Jet specializes in classic swaggering, blues-based rock `n’ roll, and the Australian four-piece brazenly wears its influences on its sleeve—from its name, which is the title of a Paul McCartney song, to the name of its debut disc, 2003’s “Get Born,” which alludes to the lyric of Bob Dylan’s “Subterranean Homesick Blues.”
But Jet’s flight path into U.S. pop consciousness came in a most untraditional way - when the song “Are You Gonna Be My Girl” became the theme for Apple Corp.‘s iPod commercials.
If that wasn’t incongruous enough, the band’s sophomore disc, “Shine On,” released last October, showed a more melodic side, with slower, more reflective songs such as the title track—a tribute to the late father of vocalist Nic Cester and his drummer-brother Chris.
Jet even has a song, “Fallen Star,” in the new summer blockbuster film “Spider-Man 3.”
Such incongruities might get critics in a lather, but singer-guitarist Cameron Wilson says he is unconcerned.
“Journalists and their reflections on what is music and what it means, their trying to report on all the eddys and currents that they see, I got no time for that (stuff),” Wilson says with a laugh from Jet’s tour bus.
“I just want to play music, and so we sort of ignore all of that crap. It’s just distracting, to be honest with you.”
Besides, says Wilson in a thick Aussie accent, this is the same media that took Jet to task for “Get Born,” saying the sound was so derivative of bands such as the Rolling Stones and The Faces that it virtually copied them.
“I don’t take much stock from it, really,” Wilson says. “I mean, it’s an easy thing to say. Everything comes from somewhere, you know? We’re all standing on shoulders. Obviously our influences are out there. It’s just the rock `n’ roll that we like to hear.
“To me it’s more about authenticity than originality. You know, I think you always have time to do something new, but at the time we were just ... jazzed by loud guitars and great dance-y bass behind them and it’s four guys in a room playing music and loving it.”
The best argument against criticism is success, and Jet has had its share.
“Get Born” sold nearly 4 million copies worldwide, winning the band an opening slot on the Stones’ 2003 tour.
After “Are You Gonna Be My Girl,” the band hit No. 3 on U.S. Modern Rock and Mainstream Rock charts with the Oasis-influenced “Look What You’ve Done,” then topped those charts with “Cold Hard Bitch,” which benefited from being used in the season premiere of the TV show “Alias.”
Sales aren’t the only measure of success. Media reports in February had Nic Cester dating actress Kate Hudson, although Wilson laughs at the report. “That’s bull,” he says. “We know Kate. We met her through her ex-husband, Chris Robinson (of The Black Crowes). We went to one of their shows. We’re friends with Chris and Kate. Naah, that’s all a crock.”
For all the success Jet had with its debut, it took the band three years to release “Shine On.” Wilson says the band was busy touring and that Nic Cester had a bout with voice nodules (he’s “better than ever,” Wilson says). And then the band had to face the Cester brothers’ father dying of cancer at 45.
“Looking back, we went to record the new record, and I don’t think we were ready,” he says. “Writing music, doing it so quickly after the death of their father, I know that Nick especially felt like he didn’t really want to deal with that yet, needed more time.”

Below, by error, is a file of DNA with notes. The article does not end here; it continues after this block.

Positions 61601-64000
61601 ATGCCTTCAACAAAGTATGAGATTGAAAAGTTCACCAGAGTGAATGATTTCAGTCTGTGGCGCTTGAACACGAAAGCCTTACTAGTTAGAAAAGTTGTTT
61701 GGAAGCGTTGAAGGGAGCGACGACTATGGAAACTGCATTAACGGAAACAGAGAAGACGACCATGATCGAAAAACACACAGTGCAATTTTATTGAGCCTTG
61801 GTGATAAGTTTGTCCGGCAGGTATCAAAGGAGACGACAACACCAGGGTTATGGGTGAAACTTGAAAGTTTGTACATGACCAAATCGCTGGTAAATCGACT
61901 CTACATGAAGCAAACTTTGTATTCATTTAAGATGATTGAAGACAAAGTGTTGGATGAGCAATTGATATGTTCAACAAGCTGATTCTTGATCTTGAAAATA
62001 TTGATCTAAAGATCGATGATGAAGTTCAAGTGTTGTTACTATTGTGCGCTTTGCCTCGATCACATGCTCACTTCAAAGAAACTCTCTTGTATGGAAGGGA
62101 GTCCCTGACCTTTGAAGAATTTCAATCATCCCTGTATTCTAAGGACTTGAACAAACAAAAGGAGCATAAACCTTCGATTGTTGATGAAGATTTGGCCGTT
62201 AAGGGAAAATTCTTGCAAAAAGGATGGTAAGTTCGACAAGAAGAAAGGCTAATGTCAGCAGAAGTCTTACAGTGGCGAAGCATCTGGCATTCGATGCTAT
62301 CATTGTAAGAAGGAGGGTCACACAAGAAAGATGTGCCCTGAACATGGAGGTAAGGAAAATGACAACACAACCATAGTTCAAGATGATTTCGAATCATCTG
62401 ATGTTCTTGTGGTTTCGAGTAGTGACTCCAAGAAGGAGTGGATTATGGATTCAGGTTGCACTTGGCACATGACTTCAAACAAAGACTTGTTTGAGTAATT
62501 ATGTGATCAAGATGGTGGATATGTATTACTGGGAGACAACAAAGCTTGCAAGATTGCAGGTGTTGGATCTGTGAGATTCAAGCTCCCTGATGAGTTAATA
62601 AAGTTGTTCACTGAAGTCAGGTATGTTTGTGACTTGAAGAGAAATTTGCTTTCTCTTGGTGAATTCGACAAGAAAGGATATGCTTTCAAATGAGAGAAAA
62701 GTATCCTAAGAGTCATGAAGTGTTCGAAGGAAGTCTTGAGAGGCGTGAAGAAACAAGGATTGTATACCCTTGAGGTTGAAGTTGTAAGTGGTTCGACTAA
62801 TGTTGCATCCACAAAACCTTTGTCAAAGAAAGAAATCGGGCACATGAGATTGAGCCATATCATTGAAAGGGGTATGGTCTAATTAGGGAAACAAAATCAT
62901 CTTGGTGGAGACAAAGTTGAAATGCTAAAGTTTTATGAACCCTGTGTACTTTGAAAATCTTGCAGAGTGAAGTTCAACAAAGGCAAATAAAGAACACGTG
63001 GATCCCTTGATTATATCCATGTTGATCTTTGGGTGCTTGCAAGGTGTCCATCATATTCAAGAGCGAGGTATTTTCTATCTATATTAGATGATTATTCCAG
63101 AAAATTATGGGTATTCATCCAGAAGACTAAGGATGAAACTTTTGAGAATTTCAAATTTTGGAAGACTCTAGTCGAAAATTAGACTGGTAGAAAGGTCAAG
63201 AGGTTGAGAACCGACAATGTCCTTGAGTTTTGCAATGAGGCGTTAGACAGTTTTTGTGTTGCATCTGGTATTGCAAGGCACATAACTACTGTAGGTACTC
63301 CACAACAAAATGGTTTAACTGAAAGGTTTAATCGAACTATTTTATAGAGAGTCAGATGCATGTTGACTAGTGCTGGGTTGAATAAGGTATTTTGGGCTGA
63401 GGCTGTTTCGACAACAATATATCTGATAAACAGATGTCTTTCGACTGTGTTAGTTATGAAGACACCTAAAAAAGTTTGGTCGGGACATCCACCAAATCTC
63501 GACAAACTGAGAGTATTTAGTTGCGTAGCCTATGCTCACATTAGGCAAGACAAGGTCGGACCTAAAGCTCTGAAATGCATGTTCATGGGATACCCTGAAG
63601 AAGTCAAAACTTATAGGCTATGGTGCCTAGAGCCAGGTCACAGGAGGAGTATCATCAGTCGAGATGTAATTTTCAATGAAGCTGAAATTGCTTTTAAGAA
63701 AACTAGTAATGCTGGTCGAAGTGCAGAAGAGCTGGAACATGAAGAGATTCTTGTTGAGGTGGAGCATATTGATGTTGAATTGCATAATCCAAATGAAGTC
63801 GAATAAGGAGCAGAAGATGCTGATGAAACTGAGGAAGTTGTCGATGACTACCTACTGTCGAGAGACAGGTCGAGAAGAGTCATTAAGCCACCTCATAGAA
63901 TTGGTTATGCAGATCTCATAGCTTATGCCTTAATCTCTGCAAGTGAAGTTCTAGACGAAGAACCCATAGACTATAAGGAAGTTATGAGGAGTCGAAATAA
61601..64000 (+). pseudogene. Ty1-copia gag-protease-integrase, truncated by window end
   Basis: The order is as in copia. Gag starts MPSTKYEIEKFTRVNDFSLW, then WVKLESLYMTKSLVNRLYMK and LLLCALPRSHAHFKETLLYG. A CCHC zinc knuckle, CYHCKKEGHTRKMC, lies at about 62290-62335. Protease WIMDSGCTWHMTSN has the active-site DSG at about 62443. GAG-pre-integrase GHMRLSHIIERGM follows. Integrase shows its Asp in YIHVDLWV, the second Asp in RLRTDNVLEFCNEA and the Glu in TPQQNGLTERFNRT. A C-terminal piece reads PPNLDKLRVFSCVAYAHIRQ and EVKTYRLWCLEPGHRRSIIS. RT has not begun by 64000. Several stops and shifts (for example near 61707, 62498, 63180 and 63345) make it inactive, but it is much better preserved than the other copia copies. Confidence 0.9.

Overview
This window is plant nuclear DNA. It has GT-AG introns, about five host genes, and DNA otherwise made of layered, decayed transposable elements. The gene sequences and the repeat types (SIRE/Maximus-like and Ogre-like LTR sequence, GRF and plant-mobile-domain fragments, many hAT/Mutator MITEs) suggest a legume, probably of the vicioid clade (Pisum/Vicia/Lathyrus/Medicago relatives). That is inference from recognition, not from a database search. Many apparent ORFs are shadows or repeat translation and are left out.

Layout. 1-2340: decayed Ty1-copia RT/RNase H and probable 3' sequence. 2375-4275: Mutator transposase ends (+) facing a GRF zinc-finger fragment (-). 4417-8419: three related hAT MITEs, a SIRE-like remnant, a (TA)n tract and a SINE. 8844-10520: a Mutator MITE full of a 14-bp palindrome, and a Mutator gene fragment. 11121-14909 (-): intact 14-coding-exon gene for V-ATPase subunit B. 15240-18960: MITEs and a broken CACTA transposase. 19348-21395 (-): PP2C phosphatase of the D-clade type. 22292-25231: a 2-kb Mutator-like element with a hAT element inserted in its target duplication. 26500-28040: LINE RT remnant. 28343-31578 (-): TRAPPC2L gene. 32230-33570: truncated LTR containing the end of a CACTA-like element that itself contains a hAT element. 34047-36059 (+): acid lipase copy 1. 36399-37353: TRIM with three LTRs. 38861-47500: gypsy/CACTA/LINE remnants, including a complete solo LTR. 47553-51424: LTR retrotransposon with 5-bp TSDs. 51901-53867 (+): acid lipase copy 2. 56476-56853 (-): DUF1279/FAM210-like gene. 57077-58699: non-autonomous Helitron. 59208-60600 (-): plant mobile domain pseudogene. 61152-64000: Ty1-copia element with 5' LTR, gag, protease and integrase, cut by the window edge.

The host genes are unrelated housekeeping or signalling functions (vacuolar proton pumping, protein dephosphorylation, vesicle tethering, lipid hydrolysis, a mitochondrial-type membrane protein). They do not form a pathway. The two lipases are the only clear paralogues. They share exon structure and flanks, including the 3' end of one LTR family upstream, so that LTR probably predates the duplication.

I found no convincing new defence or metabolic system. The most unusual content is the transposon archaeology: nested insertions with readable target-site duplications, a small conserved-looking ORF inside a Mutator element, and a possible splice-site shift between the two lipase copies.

Once the band was able to focus, “it all came pretty easy,” Wilson says, noting that the 15 tracks on “Shine On” were culled from about 40 songs.
The songs reflect the mood of the band at the time, Wilson says. “It was a reflective period and it was a sort of a moment when we took stock and began all over again, and we had to do it differently than the first time,” he explains. “You know, you never get to relive that first beginning, so you have to create the difficult second record. The first one just sort of happens and the second one you have to, eh, it takes a little bit more reflection.”
While it’s not the hit “Get Born” was, “Shine On’s” title track reached the Top 30 and the song “Put Your Money Where Your Mouth Is” was a Top 10 Modern Rock hit that also benefited from an ad campaign, Verizon Wireless’ new music phone, the Chocolate.
Wilson says band members still remember the difference the iPod ad made. “I couldn’t really tell what would have happened if we hadn’t had done it,” he says.
“Are You Gonna Be My Girl” was a hit in the UK, but initially foundered in the United States.
“Our video was brilliant, it was new, and we were sort of like a bit confused,” he says. “And then this iPod thing came, and we were a bit skeptical. We were like, `Eh, an advertisement? What?’ And the money wasn’t even there; it wasn’t really paying us anything.
“But I think they had a sort of inkling about how big it was going to be and in a way, one of the clinchers was their ad looked sort of like our video. It was really strange, everything lining up like that.
“And I’m like, well, if we were in like the 1920s and someone said, `Listen, I’ve got this way of playing people’s music, it’s called a record and it’s vinyl, would you help me push this, I think it’s going to be good for music,’ I would have said yes then. So it’s like, `Yeah, let’s do it.’
“Everything lined up and it worked. It worked really damn well. Everybody knows that song now. ... You know, everybody has a freakin’ iPod. I even have one.”
// Sound Affects
"The man whose songs were recorded by Johnny Cash, Alan Jackson, Ricky Skaggs, David Allan Coe, The Highwaymen, and countless others succumbs to time’s cruel cue that the only token of permanence we have to offer are the effects of shared moments and memories.READ the article